Entertainment

AB Soto Is The Queer God With Absolutely No Time For You Machismo On His Schedule

Abraham “AB” Soto is here, queer and unapologetically Mexican. Having grown up in East L.A., Soto has channeled his experiences, culture and love of fashion to make bold, in-your-face statements. He really gives no f*cks what you think about him or his fusion of Mexican and gay culture because that’s who he is. PREACH!

First, AB Soto wants you to know that he is his own person and has no time for your machismo, Latin-men-should-do-this BS mentality.

Credit: absoto / Instagram

“I think there’s a lot of homophobia within the Latin community, and I think that there’s a specific ideal of what a man should be,” Soto told mitú. “There’s a specific role of what a Latin man should be, should look like, should act like, should dance like, and I’m not really interested in that. I’m my own person. If I want to wear a cowboy hat, and I want it to be pink, and I want the quebradita outfit to be sparkly sequins, get into it.”

And, yes, he does have a pink cowboy hat with a matching, sequined quebradita outfit, and it slays, honey.

Credit: absoto / Instagram

“I can be masculine, and I can be feminine, and I’m comfortable in my own skin, and if you have a problem with that, that’s kind of your problem with it,” Soto said. “If you want to leave a comment [laughs] in the comment section, go right ahead [laughs harder ?]. But, like what RuPaul said, ‘What other people think of me is none of my business.'”

Soto is addressing those who are offended by him wearing mariachi outfits – and he’s not biting his tongue. He wants the world to know he’s embracing what it means to be LGBTQ and Latino.

Credit: absoto / Instagram

“They’re [haters are] like, ‘Oh, well, you’re making fun of our culture.’ And I’m like, ‘How so? I’m proud of my culture so I’m wearing it, but this is about homophobia,” Soto said. “Just because I’m gay, you don’t like me wearing it and, in your own words, I’m not a man because I’m wearing the mariachi outfit? But if I was straight, there would be no problem with it.”

But his social commentary goes much deeper than just his outfits.

Credit: absoto / Instagram

Soto, who studied fashion at Brooks College, can definitely put a jaw-dropping outfit together with no problem, but he also uses music to push his message. It isn’t just about embracing his Mexican background. His music and artistry also offers him a platform to get his culture out to the world.

He is using his name and his fame to let everyone know that you can be as Chicano and queer as you want, hunny.

There is nothing wrong with opening up and accepting all of your identity. Whether or not other people accept you is none of your concern. Just follow the energy and words of AB Soto and own your identity. By being a beacon of queer Latinos in the U.S., AB Soto is opening a pathway for so many other queen Latinos to follow him. That is a legacy worth fighting for and something we know will make life easier for so many people.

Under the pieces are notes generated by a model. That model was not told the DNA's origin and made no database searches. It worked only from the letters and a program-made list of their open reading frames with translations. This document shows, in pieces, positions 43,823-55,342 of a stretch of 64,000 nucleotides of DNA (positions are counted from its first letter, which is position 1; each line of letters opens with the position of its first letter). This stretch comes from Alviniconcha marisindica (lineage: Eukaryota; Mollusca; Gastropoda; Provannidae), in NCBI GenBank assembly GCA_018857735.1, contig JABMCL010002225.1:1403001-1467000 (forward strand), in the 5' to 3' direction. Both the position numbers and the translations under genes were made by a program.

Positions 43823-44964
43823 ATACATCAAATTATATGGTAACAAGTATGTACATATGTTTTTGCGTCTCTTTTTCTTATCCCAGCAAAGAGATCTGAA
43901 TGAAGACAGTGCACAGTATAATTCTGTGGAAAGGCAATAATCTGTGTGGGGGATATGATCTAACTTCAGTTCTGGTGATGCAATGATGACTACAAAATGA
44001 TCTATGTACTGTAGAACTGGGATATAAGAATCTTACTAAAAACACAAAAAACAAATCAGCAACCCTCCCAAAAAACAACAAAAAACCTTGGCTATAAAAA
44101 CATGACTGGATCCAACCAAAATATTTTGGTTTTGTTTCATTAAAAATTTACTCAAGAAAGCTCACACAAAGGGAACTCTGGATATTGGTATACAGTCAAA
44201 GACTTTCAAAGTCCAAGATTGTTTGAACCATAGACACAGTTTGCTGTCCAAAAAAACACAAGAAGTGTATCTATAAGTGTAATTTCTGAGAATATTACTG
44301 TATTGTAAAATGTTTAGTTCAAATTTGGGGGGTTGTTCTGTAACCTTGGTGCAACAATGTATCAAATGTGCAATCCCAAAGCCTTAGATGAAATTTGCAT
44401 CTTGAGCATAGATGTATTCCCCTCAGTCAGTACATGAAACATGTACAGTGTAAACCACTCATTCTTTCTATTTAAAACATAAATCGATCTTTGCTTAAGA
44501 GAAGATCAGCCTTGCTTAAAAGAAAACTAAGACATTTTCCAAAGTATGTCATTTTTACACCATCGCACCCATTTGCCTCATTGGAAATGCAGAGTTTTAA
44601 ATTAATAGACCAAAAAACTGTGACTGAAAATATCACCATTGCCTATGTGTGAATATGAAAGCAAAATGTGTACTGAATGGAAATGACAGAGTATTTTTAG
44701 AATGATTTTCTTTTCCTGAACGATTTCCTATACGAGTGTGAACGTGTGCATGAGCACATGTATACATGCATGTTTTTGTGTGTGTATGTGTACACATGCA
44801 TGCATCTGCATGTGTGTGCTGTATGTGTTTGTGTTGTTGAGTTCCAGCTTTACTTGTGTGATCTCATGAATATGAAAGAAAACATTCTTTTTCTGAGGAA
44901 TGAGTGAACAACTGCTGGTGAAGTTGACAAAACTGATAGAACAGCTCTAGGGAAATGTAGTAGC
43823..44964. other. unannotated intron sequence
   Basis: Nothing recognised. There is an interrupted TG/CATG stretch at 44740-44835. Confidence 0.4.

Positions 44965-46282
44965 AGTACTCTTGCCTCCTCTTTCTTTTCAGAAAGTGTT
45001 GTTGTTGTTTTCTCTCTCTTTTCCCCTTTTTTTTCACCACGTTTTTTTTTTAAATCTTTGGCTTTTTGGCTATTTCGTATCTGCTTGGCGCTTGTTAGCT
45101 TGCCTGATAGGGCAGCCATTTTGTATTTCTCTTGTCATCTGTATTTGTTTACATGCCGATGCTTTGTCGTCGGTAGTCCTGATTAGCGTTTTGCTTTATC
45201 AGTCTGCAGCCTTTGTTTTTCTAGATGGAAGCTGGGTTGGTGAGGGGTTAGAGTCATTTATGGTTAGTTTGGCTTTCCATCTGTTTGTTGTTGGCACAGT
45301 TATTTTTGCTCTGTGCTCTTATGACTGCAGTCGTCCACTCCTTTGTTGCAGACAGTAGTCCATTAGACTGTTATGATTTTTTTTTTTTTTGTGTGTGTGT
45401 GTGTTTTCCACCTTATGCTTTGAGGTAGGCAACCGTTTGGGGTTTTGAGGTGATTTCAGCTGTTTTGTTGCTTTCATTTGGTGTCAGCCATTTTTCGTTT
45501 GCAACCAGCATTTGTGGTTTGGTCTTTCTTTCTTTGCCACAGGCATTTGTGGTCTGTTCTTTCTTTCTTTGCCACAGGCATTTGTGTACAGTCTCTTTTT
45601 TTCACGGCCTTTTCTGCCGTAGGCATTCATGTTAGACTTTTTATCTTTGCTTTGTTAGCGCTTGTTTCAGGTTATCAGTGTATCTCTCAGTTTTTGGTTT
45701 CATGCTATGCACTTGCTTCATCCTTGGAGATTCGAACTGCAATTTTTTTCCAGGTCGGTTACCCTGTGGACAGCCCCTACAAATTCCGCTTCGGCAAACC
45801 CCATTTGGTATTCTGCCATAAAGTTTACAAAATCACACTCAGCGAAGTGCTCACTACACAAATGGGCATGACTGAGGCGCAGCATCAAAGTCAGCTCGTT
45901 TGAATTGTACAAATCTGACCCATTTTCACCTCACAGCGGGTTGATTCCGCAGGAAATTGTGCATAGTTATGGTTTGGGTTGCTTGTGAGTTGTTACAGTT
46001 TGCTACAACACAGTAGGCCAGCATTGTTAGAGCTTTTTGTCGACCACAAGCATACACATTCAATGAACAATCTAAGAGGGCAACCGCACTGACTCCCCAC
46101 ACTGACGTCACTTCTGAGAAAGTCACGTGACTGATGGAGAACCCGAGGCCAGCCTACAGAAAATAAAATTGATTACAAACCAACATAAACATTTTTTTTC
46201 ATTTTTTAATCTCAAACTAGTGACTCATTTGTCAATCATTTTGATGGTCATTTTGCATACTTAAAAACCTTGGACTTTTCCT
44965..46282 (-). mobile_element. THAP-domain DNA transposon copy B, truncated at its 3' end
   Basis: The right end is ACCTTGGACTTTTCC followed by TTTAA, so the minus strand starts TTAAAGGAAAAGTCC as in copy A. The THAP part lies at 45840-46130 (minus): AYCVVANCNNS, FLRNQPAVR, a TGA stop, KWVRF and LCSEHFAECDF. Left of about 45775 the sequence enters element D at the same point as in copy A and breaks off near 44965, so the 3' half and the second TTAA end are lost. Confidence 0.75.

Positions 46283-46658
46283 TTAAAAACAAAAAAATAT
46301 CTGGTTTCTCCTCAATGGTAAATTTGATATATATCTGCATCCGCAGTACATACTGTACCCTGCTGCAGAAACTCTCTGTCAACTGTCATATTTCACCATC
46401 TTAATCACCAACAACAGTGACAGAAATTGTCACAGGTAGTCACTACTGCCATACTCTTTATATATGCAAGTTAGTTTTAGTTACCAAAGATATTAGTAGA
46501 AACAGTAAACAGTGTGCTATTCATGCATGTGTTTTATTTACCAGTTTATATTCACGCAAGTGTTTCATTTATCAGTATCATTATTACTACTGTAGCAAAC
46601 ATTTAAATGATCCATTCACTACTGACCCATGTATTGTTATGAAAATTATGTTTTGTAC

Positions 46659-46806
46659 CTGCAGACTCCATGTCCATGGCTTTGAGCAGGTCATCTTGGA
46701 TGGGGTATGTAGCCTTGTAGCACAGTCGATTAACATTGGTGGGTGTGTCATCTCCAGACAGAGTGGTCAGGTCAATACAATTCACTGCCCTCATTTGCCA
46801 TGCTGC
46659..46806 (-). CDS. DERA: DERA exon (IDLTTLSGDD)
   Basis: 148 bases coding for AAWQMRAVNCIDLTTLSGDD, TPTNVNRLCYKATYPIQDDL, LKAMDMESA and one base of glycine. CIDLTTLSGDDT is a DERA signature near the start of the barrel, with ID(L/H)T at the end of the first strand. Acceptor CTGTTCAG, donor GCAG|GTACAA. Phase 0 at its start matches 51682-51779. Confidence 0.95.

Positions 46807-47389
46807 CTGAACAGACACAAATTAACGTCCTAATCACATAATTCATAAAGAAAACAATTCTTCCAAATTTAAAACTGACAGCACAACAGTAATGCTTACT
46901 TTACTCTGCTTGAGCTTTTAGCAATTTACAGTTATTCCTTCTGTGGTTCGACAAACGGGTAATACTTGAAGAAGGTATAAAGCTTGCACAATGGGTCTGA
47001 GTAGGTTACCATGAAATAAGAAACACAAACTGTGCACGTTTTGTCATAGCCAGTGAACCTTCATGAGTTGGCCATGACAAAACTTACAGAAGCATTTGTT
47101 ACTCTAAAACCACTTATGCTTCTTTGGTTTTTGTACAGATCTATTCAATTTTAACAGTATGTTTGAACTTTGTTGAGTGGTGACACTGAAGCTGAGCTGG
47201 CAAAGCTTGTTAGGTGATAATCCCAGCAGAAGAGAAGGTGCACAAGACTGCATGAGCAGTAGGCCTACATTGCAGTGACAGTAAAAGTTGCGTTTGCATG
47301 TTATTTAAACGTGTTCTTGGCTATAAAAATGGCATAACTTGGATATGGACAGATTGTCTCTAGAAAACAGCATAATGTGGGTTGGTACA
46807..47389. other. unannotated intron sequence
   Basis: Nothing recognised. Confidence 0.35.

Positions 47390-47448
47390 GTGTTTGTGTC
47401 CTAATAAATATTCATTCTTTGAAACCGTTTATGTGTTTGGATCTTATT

He stands up for and is a fighter for all of his communities.

Credit: absoto / Instagram

AB Soto navigates the same identity as so many queer U.S. Latinos. One where people have to determine what it means for them to be American, yet Latino. From a culture that is hyper-masculine, yet being a part of a community that is all about sexual freedom, liberation, and fluid identity. The constant pull between all of the different identities is something that so many people relate to and can see themselves represented in the performer.

“I was listening to a melting pot of music,” Soto recalled of his childhood in East L.A.

Credit: absoto / Instagram

“Whether it was house music; whether it was Selena; whether it was my dad playing Vicente Fernández, corridos, charros, cumbia, like, everything, I was watching MTV and listening to pop,” he added. It was this melting pot experience that would later encourage and guide Soto to become the entertainer he is today. He has connected his two cultures and identities into one unapologetic, badass persona.

Soto, inspired by his life in East L.A., and decided it was time to try his hand in music, still tearing down machismo-enforced walls.

After trying rap and banjee ballroom music, Soto decided to go back to his roots.

“Making music, for me, isn’t really like a vain endeavor. It’s another paint brush for people to listen to my message,” Soto said. “So I said, ‘What area of music really needs a make over, really needs a voice?’And I, literally, was just like, ‘Well, I want to embrace where I come from and my Latin roots. So, I think that I need to, like, jolt this area of music that needs, like, a makeover.’ That, and also I wanted people to know that I’m [dramatic pause] Mexican!”

And it isn’t just the Latino community’s mind Soto is trying to open. This fierce Mexicano is also challenging the LGBTQ community’s thoughts on masculinity and beauty.